Turning the tides on child drowning
Rebecca Wear Robinson
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How To Make People Care

by Rebecca Wear Robinson on March 26, 2014

Passenger plane above the clouds.A plane falls from the sky and everyone cares.

A child drowns every minute and no one cares.

The chance of an American dying in a plane crash is 1 in 11 million.  Compare that to 1 in 5,000 for an American dying in a motor vehicle accident, or a 1 in 50,000 chance of drowning (my rough estimate) Americans** are safer on an airplane than you are in a car or near water – but we obsess and agonize over the unlikely event a plane will crash and pay little attention to water safety, despite the fact that airline safety is highly regulated with largely consistent standards globally and highly trained pilots, flight crew, maintenance technicians, design engineers, and systems ensuring that planes and passengers arrive safely.

Why do humans focus on the statistically few catastrophic events and ignore the daily hazards? How do we make people care about water safety?

We need to understand how the brain works, how people experience empathy, and understand what people can take in and what is overwhelming. We all know that plane crashes kill relatively few people, far fewer than auto accidents, but it’s the number-all-at-once and the feeling you have no control over the situation that I think grabs people – that scares them. With planes you are giving your personal control over to a metal tube hurtling through the sky under the control of someone you don’t know. People believe they have control over cars. When most people think about water, they probably think they can ‘control’ water by simply turning a faucet on and off, choosing to jump in a pool or not, digging trenches or canals or otherwise containing and directly water. This is occasionally challenged with cataclysmic hurricanes, tsunamis or flooding that clearly demonstrates that we have no control over the full natural force of water – events which are very frightening is it rips away the illusion of control and make people less likely to believe a change in their behavior can make a difference in the outcome. Given this illusion of control vs. the lack of control, we tread a fine line with water. Making people feel they have enough control to change their destiny, but not so much control that they don’t have a healthy respect for water.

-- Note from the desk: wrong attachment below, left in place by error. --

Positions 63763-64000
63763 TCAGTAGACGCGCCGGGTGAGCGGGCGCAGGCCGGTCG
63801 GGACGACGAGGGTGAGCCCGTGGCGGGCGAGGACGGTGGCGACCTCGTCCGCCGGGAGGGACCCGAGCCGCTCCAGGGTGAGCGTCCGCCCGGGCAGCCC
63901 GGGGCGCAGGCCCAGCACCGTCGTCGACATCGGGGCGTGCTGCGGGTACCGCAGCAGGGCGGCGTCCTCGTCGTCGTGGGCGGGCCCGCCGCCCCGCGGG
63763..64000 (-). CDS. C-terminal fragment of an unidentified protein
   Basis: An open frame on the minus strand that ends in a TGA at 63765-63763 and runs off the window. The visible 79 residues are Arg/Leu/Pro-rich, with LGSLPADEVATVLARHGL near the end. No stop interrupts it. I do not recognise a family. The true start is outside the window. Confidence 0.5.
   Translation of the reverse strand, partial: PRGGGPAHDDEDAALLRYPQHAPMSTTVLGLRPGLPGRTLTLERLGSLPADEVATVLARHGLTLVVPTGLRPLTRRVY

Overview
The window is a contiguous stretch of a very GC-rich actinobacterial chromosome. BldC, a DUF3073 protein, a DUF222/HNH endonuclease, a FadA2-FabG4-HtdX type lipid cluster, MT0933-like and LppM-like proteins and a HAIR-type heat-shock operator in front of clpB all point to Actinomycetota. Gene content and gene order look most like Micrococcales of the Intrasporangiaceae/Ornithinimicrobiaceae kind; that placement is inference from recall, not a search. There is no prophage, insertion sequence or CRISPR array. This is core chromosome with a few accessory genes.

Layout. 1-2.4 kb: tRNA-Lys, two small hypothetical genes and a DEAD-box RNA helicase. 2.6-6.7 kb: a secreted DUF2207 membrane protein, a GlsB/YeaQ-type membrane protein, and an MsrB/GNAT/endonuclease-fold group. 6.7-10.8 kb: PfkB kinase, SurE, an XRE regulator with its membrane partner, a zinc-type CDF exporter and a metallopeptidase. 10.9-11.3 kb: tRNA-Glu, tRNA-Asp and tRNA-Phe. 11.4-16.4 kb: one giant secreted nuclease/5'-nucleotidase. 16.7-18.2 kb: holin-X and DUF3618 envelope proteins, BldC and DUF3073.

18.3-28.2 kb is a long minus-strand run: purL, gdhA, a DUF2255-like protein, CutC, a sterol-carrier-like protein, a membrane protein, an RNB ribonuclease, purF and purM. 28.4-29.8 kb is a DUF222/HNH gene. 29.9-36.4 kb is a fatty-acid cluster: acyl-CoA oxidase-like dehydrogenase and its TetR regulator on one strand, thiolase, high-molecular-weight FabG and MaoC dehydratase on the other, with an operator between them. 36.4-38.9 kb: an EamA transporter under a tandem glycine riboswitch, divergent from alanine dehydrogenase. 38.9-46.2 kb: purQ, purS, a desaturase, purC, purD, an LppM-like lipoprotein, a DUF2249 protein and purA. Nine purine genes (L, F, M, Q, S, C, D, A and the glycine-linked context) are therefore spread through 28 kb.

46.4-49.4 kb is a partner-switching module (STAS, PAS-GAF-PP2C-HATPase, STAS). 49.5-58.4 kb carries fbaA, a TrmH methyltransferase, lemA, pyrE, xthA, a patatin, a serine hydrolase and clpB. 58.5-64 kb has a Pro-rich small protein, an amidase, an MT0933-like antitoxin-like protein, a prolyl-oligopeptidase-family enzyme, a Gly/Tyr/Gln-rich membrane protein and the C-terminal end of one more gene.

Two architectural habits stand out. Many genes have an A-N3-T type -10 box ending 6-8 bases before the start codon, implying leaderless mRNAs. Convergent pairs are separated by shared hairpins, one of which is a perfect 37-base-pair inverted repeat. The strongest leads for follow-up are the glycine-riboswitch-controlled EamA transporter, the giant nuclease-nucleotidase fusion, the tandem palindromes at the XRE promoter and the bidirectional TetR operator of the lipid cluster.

It’s a constant balance between making it personal, making it global, making it manageable, making it scary enough that people realize they need to learn water safety. It’s as if we are walking a tightrope over Victoria Falls balancing our children in our arms during a typhoon in terms of the complexity of water safety that we need to communicate, and the urgency, but it can be done.

We must teach people what they can do to control their fate under normal circumstances so that they are willing to learn about water safety.

Let’s look at a couple of proven methods for engaging people.

Nicholas Kristof has written beautifully about the psychology behind highlighting one person’s story, the ability of the public to feel empathy for a stranger with a face and a story rather than the ‘thousands of starving children’ argument.

I’ve excerpted some key quotes, but I highly recommend reading the entire article.